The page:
Chrome 76: ESC-key use no longer seen as user action to block spam

Martin Brinkmann
May 21, 2019
Google Chrome

From Chrome 76 on, Google won't allow sites access to certain APIs anymore based on a user's use of the ESC-key on such sites to fight abuse.

Most modern browsers prevent access to certain APIs open the websites based on user interactions with webpages. Access to certain APIs such as those that allow popups or screen changes, is blocked until the user interacts with the page in question.

Downloads are a basic example: they should be allowed if the user interacts with download links or buttons, but it is not a good idea to allow them if the user did not interact with the webpage in any form prior to the action.

Google introduced a new protective feature in Chrome recently that blocks automatic downloads in ad frames.

Another example is audio playback on sites. While you expect that to happen when you click on a video's play button, you may not expect sites to play audio without you interacting with that site first (and even then, you sometimes may not want sites to play audio, but that is another issue altogether).

Not every user interaction may indicate that it is okay to go ahead with certain activity on a webpage. A click or tap certainly falls into the user interaction category, but actions such as pressing the ESC-key on the computer keyboard, opening the Developer Tools, or hovering the mouse cursor over an element don't.

Google Chrome handles the ESC-key currently as active user interaction and that means that sites gain access to certain APIs.

The Esc-key may be used to stop the loading of a site and Google believes that this should not be counted as page interaction, however, and going forward, ESC won't be counted as such anymore.

chrome esc key

The company published a demo page that highlights one of the issues that it identified. Hitting the ESC-key on the site opens a popup in Chrome, and that is certainly not something that the user would want to happen as a consequence of that action.

The release of Chrome 76 changes the ESC-key classification in the Chrome browser. Chrome 76 does not see ESC-key uses as page interactions anymore and Chrome will block actions that result out of its use.

Mozilla Firefox has a similar feature already in place that prevents page activity when the ESC-key is used by users of the browser.

Closing Words

Google moving the ESC-key from the user interaction side to the "does not count as user interaction" side is a good thing as it will prevent abuse by sites on the Internet.

Chrome 76 will be released in July 2019. (via ZDNET)

Chrome 76: ESC-key use no longer seen as user action to block spam
Article Name
Chrome 76: ESC-key use no longer seen as user action to block spam
From Chrome 76 on, Google won't allow sites access to certain APIs anymore based on a user's use of the ESC-key on such sites to fight abuse.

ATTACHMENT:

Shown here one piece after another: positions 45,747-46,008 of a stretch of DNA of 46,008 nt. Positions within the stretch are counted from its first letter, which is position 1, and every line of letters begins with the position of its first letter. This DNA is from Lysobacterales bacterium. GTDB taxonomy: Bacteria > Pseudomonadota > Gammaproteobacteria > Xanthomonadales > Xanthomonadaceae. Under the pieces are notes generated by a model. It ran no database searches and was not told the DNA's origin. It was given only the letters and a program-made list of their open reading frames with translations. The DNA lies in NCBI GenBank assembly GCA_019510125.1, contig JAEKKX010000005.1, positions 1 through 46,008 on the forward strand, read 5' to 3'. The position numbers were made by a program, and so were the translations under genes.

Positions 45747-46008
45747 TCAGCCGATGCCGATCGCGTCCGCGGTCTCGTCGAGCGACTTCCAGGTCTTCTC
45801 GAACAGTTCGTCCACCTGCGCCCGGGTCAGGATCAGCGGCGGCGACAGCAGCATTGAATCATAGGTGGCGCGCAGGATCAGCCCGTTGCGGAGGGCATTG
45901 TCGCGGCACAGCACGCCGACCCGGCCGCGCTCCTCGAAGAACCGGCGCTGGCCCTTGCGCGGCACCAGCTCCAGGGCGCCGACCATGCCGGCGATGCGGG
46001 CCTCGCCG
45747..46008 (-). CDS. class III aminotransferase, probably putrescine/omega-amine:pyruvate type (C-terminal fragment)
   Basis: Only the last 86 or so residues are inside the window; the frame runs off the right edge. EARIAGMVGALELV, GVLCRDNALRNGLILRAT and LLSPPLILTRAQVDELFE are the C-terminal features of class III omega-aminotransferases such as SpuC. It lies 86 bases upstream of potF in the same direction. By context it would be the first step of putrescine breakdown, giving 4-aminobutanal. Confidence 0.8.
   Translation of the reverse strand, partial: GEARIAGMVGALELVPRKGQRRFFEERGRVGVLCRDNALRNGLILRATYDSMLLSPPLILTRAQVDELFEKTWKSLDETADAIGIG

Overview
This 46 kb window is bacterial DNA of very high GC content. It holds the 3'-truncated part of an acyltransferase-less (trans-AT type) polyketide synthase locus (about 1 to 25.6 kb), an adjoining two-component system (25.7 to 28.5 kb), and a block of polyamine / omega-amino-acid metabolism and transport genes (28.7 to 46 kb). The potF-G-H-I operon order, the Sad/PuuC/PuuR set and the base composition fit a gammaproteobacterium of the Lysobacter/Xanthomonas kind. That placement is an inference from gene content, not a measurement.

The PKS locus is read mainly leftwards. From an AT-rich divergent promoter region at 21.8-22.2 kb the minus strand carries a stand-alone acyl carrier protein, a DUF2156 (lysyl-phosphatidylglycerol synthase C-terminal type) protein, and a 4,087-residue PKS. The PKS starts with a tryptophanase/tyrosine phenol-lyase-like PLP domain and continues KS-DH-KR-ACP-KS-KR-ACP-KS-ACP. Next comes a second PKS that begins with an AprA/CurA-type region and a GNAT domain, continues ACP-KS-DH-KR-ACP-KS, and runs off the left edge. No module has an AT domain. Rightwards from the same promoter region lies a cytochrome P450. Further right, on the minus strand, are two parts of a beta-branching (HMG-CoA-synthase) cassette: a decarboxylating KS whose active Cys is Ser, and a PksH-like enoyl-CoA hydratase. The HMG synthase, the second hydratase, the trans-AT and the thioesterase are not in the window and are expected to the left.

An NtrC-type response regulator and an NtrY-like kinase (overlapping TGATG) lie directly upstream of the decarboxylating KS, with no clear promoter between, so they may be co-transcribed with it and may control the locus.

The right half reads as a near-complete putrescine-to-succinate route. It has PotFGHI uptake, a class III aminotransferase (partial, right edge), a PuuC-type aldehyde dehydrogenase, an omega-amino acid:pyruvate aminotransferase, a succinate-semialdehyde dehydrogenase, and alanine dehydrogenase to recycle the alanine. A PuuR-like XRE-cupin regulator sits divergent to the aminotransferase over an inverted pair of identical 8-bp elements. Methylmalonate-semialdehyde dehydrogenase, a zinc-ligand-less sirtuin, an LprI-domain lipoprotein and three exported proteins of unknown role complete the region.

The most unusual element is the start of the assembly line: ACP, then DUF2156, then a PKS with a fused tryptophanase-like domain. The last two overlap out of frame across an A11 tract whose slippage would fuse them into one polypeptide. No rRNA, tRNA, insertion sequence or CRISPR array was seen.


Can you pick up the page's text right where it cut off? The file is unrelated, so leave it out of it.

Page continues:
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  1. operaman said on May 22, 2019 at 2:11 pm

    It opens new tab in opera browser instead of a pop-up…

  2. Paul(us) said on May 22, 2019 at 2:07 pm

    I really like for Firefox and chrome the addon “Hello goodbye!” that is blocking annoying chat pop-ups for me.
    This add-on block’s chat popups from Intercom, Messenger, ProductHunt, and Co for a cleaner browsing experience.

  3. Benjamin said on May 22, 2019 at 9:45 am

    The corporation plays Judge and Sheriff while all others have no say and collects everything it can get its greedy hands on… i do not forget that it collects and even understands the data, my data which i use in my private (haha) sphere… for example using a gmail account because someone decided to have mail there. Or the collection of ones adress book and thus all relations i have inkl. the data of those relations…. they do not know yet who i am, that is not yet verified but my telcom provider knows…

    So it keeps others out, nasty ones for sure but is right in there among us… V. Putin once suggested to regulate the internet via the UN instead… at least it would be public.

  4. Jeff said on May 21, 2019 at 5:59 pm

    Well right click should also not be seen as page interaction as it is the action afterwards, inside the context menu that is really the action. So many sites attack you with ads and popups upon a right click.

    1. Anonee said on May 22, 2019 at 2:46 pm

      Sites also shouldn’t be able to prevent me from right-clicking either, by displaying a message saying “Right-clicking is forbidden on this page” or whatever.

      1. John Fenderson said on May 22, 2019 at 5:57 pm


        Fortunately, there are extensions for Firefox and its forks that will prevent sites from taking over the right click action. I assume that there are similar extensions available for Chrome, but I don’t know.

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